Although the homeotic genes are expressed in a concentric pattern (Mandel et al. 1992; Goto and Meyerowitz 1994; Jofuku et al. 1994; Hill et al. 1998; Busch et al. 1999; Krizek and Fletcher 2005), the floral organs initiate at fixed positions within each whorl (cf Fig. 2a). In A. thaliana, sepals arise on the adaxial and abaxial sides of the medial domain, and the other two form on the lateral sides. Petals initiate next to the sepal boundary region in the inner neighboring whorl, suggesting that positional information is transferred from the sepal boundary to the petal primordia, and thus indicating a positional-determinant mechanism of floral organogenesis. Several genes seem to be transcribed in this position-dependent manner. PETAL LOSS (PTL), expressed at the sepal boundary, encodes a trihelix DNA binding transcription factor and inhibits the growth of the sepal boundary by affecting the auxin dynamics (Griffith et al. 1999; Brewer et al. 2004; Lampugnani et al. 2012, 2013). ROXY1, encoding a member of the glutaredoxin family, is expressed in the primordia of flowers, sepals, and petals (Xing et al. 2005). The RABBIT EARS (RBE) gene encodes a C2H2-type zinc finger protein and is expressed in precursor cells and the primordia of petals (Takeda et al. 2004). RBE is involved in repressing the transcription of AG and miR164c (Krizek et al. 2006; Huang et al. 2012). Genetic ablation of RBE-expressing cells results in a complete lack of petals, suggesting that the RBE-expressing region contains cells that are recruited to the petal primordia (Takeda et al. 2004). The expression of these genes has been analyzed at the level of transcription, but the protein distribution and subcellular localization during organ development needs to be analyzed in order to understand the function of the transcription factors.

Here we examine the temporal and spatial expression pattern of the RBE protein with the use of fluorescent protein and effects of ectopic expression in flowers. Our data suggest that RBE function is cell-autonomous and that restriction of RBE expression to petal primordia is crucial for proper floral organ development.

Materials and methods

Plant growth conditions

The Columbia (Col-0) ecotype (ABRC stock) and rbe-1 (Landsberg erecta background, lab stock) (Takeda et al. 2004) of A. thaliana were used for generating transgenic plants. Plants were grown on vermiculite in small pots under continuous white light under the long day condition (16 h light and 8 h dark) at 22–24 °C.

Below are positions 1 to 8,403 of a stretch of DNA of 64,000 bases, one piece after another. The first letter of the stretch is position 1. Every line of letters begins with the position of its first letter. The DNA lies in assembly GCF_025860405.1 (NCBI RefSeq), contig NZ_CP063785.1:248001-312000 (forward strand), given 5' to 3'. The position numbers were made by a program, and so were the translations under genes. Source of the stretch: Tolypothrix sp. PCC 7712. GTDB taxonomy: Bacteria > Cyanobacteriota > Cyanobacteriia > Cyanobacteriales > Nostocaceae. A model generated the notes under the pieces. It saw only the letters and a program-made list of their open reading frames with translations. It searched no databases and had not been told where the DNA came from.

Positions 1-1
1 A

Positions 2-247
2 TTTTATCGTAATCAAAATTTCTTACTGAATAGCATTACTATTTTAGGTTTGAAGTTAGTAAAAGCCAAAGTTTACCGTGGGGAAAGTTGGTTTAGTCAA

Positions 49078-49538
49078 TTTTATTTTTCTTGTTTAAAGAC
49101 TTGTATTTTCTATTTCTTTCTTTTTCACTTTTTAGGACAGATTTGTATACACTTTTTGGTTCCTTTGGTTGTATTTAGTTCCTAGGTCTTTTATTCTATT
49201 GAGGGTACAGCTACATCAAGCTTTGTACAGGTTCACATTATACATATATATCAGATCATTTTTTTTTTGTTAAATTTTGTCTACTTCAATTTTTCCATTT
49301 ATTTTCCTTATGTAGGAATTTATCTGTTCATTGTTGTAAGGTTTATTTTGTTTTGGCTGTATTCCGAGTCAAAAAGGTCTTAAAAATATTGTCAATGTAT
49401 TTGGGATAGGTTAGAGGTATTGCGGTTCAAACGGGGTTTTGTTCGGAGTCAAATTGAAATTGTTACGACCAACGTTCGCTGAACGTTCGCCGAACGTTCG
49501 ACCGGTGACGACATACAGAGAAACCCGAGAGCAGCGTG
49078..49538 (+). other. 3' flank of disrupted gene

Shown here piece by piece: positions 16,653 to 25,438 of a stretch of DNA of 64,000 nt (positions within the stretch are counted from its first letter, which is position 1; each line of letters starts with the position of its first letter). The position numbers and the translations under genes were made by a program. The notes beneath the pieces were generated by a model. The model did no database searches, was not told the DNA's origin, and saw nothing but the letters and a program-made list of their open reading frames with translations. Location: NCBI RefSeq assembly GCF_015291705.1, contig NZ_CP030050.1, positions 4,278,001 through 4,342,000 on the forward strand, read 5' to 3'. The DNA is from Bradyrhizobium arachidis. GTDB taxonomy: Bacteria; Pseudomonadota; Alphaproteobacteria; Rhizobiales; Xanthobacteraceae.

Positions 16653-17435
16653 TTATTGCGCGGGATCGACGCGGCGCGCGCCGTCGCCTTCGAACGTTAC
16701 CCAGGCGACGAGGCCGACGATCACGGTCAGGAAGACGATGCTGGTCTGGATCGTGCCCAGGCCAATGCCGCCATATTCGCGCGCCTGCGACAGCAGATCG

rbe-1 CAPS marker

DNA was extracted according to the Edwards’ method (Edwards et al. 1991). A part of the RBE genomic fragment was amplified by PCR with RBEp500_F_HindIII and RBEg*R_SacI primers (Table 1), and digested with DdeI to see the difference of the band pattern between wild type and rbe-1.
Table 1

Oligonuleotides sequences used in this work (5′-3′)

RBE CAPS primers





Cloning primers

















RT-PCR primers

































Plasmid construction and transformation

The oligonucleotide primers used for plasmid construction are listed in Table 1. To generate RBEp:GFP:RBEg, the GFP was amplified with GCFP_F_BamHI and GCFPwos_R_5Gly_KpnI primers, digested with BamHI and KpnI, and cloned into pAN19, a modified pUC19 vector carrying the AseI and NotI restriction sites (a gift from Takehide Kato, NAIST, Japan), to generate pAN19_GFPwos_5Gly. The 1.8 kb promoter of RBE was amplified with RBEpF_HindIII and RBEpR_BamHI, digested by BamHI and HindIII, and 2.6 kb genomic fragments including coding sequence and terminator of RBE gene were amplified with RBEgF_KpnI and RBEtR_EcoRI, and digested with KpnI and EcoRI. These fragments were cloned into pAN19_GFPwos_5Gly to generate RBEp:GFP:RBEg. Instead of RBE promoter the 2.0 kb promoter region of APETALA1 was amplified with AP1p_F_PstI and AP1p_R_BamHI, digested with BamHI and PstI, and cloned to generate AP1p:GFP:RBEg. These cassettes were subcloned into the binary vector pBIN30, a modified pBIN19 vector (a gift from T. Kato, NAIST, Japan). The constructed plasmids were transformed into Agrobacterium tumefaciens strain GV3101 (pMP90) and then into plants by the floral-dip method (Clough and Bent 1998).